The New Palgrave Dictionary of Economics

2018 Edition
| Editors: Macmillan Publishers Ltd

ICT, Internet and Worker Productivity

  • Irene Bertschek
Reference work entry
DOI: https://doi.org/10.1057/978-1-349-95189-5_2941

Abstract

This article provides a brief overview of the role of information and communication technologies (ICT) as a driver of productivity. In particular, it focuses on the diffusion of computers and the Internet at the workplace and discusses the relationship with wages, the task composition of occupations and labour productivity at the firm level.

Keywords

Complementarities Computer use Econometric analysis Firm-level data Internet Labour productivity Organisational change Production function Social networks Task-based approach Wage equation 

JEL Classifications

D22 D24 J24 J31 O33 
This is a preview of subscription content, log in to check access.

Bibliography

  1. Aral, S., E. Brynjolfsson, and M. van Alstyne. 2012. Information, technology and information worker productivity. Working paper. Available at: http://ssrn.com/abstract=942310
  2. Aral, S., E. Brynjolfsson, and L. Wu. 2012b. Three-way complementarities: Performance pay, human resource analytics, and information technology. Management Science 58(5): 913–931. doi:10.1287/mnsc.1110.1460.CrossRefGoogle Scholar
  3. Autor, D.H., F. Levy, and R.J. Murnane. 2003. The skill content of recent technological change: An empirical exploration. Quarterly Journal of Economics 118(4): 1279–1333.CrossRefGoogle Scholar
  4. Bartel, A., C. Ichniowski, and K. Shaw. 2007. How does information technology affect productivity? Plant-level comparisons of product innovation, process improvement, and worker skills. Quarterly Journal of Economics 122(4): 1721–1758. doi:10.1162/qjec.2007.122.4.1721.CrossRefGoogle Scholar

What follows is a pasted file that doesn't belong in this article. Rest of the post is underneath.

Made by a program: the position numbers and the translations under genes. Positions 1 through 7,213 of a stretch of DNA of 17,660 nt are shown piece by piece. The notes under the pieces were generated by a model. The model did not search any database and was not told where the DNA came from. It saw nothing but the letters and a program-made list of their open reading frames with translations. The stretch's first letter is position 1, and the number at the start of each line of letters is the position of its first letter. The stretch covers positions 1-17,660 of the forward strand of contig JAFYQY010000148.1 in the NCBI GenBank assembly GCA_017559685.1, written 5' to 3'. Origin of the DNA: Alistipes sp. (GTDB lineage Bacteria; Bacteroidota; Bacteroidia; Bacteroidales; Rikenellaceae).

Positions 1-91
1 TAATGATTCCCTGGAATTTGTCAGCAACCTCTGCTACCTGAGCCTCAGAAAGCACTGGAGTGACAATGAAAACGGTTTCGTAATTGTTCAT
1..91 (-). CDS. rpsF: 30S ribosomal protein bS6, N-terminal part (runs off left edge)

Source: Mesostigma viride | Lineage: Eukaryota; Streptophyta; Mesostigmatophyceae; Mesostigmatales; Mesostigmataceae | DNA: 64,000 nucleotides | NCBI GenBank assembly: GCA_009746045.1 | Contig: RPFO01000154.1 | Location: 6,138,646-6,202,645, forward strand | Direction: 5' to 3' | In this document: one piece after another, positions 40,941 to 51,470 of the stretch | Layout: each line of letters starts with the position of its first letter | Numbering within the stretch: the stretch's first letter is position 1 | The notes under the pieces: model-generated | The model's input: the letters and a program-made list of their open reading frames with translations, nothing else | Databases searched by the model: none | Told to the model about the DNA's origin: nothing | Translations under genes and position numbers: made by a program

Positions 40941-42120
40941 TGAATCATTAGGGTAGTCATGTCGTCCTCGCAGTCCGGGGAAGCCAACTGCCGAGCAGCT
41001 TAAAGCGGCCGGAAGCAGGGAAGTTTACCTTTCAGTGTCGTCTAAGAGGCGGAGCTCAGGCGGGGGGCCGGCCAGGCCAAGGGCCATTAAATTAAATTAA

5. Bertschek, I., and U. Kaiser. 2004. Productivity effects of organizational change: Microeconometric evidence. Management Science 50(3): 394–404.CrossRefGoogle Scholar
  6. Bertschek, I., H. Fryges, and U. Kaiser. 2006. B2B or not to be: Does B2B e-commerce increase labour productivity? International Journal of the Economics of Business 13(3): 387–405.CrossRefGoogle Scholar
  7. Bertschek, I., D. Cerquera, and G.J. Klein. 2011. More bits – More bucks? Measuring the impact of broadband internet on firm performance, ZEW Discussion Papers, No. 11–032.Google Scholar
  8. Black, S., and L. Lynch. 2001. How to compete: The impact of workplace practices and information technology on productivity. The Review of Economics and Statistics 83(3): 434–445.CrossRefGoogle Scholar
  9. Bloom, N., R. Sadun, and J. Van Reenen. 2012. Americans do IT better: US multinationals and the productivity miracle. American Economic Review 102(1): 167–201.CrossRefGoogle Scholar
  10. Borghans, L., and B. ter Weel. 2004. Are computer skills the new basic skills? The returns to computer, writing, and math skills in Britain. Labour Economics 11(1): 85–98.CrossRefGoogle Scholar
  11. Bresnahan, T.F., and M. Trajtenberg. 1995. General purpose technologies ‘engines of growth’? Journal of Econometrics 65(1): 83–108.CrossRefGoogle Scholar
  12. Bresnahan, T.F., E. Brynjolfsson, and L.M. Hitt. 2002. Information technology, workplace organization and the demand for skilled labour: Firm-level evidence. Quarterly Journal of Economics 117(1): 339–376.CrossRefGoogle Scholar